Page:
Rare sighting of wild panda cub at southwestern China nature reserve

Source: Xinhua| 2018-09-28 20:34:20|Editor: ZX
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CHENGDU, Sept. 28 (Xinhua) -- A wild panda cub sleeping in a tree hole was caught on camera by a forester at the Dafengding National Nature Reserve in southwest China's Sichuan Province on Sunday, the first-ever spotting of a newborn panda at the sanctuary.

Shamaniubu, a forester with the reserve's administration bureau, was the person that captured the rare spotting on his cell phone.

The sanctuary's panda preservers said that from the video, the cub looks to be less than two months old.

"I found the cub sleeping in a big hole in a tree about 140 cm in diameter. The hole was 50 cm above the ground. And the newborn was so tiny -- almost the size of an interphone," he said.

Shamaniubu and his colleague could hear whimpering sounds presumably from the cub's mother nearby, but couldn't actually see her.

The spotting led to immediate action by the reserve's administrative bureau in order to keep people and livestock away from the area.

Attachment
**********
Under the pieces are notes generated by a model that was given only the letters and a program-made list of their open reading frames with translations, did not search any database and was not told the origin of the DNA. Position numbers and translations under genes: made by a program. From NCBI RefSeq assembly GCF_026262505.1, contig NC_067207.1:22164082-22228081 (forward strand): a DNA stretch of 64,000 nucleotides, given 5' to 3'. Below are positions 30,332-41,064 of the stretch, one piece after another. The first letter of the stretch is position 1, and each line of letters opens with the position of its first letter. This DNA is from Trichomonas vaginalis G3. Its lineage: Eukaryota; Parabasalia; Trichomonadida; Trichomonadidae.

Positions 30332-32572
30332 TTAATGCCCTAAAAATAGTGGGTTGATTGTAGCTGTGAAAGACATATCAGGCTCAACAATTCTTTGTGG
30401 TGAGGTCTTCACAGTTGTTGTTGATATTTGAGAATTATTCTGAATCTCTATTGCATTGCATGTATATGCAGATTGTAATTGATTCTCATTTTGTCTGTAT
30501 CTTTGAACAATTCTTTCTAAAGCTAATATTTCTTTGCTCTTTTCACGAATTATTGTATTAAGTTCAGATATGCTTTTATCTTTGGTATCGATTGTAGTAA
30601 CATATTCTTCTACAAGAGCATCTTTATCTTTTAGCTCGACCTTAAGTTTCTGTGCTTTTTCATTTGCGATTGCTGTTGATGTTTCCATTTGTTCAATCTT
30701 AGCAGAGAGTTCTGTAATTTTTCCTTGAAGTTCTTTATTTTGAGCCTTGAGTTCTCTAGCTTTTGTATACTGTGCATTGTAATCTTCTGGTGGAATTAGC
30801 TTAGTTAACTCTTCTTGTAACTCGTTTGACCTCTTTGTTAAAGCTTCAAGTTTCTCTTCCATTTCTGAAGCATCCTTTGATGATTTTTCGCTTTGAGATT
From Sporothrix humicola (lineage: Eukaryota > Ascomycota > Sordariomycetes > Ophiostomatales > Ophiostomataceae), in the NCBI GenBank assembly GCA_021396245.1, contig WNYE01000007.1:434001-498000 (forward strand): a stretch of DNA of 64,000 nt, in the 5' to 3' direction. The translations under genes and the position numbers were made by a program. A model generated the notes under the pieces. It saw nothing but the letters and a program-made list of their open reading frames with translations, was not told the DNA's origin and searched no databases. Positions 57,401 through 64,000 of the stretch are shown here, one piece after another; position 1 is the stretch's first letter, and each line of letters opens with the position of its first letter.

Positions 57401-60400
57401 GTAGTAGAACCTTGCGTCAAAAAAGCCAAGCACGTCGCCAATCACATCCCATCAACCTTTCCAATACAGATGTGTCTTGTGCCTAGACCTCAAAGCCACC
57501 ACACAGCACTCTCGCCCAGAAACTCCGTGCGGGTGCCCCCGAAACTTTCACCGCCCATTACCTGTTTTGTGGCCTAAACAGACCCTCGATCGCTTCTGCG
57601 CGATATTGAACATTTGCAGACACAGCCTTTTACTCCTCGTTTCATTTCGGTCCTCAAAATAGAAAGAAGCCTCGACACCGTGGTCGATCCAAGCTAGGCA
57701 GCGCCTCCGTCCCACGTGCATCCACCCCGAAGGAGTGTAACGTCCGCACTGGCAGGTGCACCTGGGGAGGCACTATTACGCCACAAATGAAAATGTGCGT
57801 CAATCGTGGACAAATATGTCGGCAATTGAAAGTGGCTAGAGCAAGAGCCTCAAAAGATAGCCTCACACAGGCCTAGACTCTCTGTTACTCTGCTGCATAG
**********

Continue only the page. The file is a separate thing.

The conservation, located about 3,000 meters above sea level, was designated as a national nature reserve for protecting wild pandas 40 years ago, with a total of 22 wild pandas currently believed to be living there.

Li Liang, senior forestry engineer with the reserve's administrative bureau, said that as ecological conditions in the mountain area have improved, infrared cameras have captured quite a number of mother and baby panda interactions.

However, there had been no other sightings of a newborn panda cub before Sunday, especially of one taking shelter in a tree hole, researchers believe.

Li noted that this was also the first time that a wild panda lair was found since the resereve's establishment.

Dafengding is an important wild panda protection area within Sichuan and is crucial to producing more scientific research on the species. Giant pandas mainly live in the Sichuan mountains, while some can be found in neighboring Gansu and Shaanxi provinces.

Fewer than 2,000 giant pandas live in the wild, where they are predominantly threatened by habitat loss.